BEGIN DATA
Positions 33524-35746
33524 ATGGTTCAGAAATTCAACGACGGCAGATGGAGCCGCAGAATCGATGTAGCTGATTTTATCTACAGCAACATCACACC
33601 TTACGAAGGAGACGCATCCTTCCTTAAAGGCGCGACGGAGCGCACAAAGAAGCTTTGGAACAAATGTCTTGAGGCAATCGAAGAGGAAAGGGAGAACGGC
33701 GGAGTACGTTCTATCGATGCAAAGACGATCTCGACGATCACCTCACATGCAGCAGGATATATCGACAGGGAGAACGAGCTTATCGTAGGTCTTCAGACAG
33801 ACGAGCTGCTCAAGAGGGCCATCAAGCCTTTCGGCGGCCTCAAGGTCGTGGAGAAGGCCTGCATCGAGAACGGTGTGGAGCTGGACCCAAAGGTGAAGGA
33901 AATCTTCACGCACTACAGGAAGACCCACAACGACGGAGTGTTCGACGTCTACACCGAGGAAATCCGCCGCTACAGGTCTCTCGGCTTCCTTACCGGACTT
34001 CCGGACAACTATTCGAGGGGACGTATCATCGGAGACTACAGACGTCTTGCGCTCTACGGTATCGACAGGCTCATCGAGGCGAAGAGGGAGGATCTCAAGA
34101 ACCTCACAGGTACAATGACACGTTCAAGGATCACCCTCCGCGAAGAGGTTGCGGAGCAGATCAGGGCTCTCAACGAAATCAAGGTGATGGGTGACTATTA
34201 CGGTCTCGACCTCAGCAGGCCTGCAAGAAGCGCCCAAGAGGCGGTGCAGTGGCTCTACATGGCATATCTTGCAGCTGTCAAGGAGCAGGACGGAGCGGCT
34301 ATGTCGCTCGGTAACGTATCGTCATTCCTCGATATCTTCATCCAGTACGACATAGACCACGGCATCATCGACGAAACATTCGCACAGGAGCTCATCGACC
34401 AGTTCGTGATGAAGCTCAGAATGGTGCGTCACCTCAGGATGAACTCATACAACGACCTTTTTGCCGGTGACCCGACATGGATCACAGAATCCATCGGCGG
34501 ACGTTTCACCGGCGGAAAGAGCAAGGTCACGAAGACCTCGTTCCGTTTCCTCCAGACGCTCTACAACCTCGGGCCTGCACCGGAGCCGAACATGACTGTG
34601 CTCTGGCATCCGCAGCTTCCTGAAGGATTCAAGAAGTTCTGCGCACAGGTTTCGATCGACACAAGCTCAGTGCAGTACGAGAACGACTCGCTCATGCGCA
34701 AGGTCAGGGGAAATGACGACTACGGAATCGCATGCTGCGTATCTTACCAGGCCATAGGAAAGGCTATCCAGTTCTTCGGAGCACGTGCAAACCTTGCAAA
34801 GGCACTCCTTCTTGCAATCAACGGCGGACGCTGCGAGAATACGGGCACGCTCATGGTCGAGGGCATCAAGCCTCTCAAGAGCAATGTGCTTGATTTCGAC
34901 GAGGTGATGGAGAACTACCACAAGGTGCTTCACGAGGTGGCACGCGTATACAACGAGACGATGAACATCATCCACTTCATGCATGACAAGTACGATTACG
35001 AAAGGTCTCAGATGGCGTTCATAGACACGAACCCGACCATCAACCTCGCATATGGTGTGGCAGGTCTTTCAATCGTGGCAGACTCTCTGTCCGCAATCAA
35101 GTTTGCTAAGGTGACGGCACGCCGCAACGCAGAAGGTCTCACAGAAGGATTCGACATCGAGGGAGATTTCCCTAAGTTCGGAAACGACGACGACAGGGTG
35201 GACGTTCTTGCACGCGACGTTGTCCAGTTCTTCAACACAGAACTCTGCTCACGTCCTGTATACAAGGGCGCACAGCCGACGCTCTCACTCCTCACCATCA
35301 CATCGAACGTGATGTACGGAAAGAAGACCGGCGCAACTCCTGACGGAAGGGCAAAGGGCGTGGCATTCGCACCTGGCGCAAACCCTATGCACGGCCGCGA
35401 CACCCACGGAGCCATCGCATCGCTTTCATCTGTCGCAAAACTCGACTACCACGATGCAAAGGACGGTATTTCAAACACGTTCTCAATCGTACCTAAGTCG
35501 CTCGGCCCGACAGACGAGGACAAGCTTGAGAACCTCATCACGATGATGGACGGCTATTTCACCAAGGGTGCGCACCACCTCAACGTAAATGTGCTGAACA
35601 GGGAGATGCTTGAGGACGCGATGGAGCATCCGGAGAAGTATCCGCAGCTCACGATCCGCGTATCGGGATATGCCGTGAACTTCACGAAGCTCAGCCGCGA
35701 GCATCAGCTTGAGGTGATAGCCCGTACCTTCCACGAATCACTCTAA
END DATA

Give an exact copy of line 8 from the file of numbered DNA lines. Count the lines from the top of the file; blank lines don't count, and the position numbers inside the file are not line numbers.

34101 ACCTCACAGGTACAATGACACGTTCAAGGATCACCCTCCGCGAAGAGGTTGCGGAGCAGATCAGGGCTCTCAACGAAATCAAGGTGATGGGTGACTATTA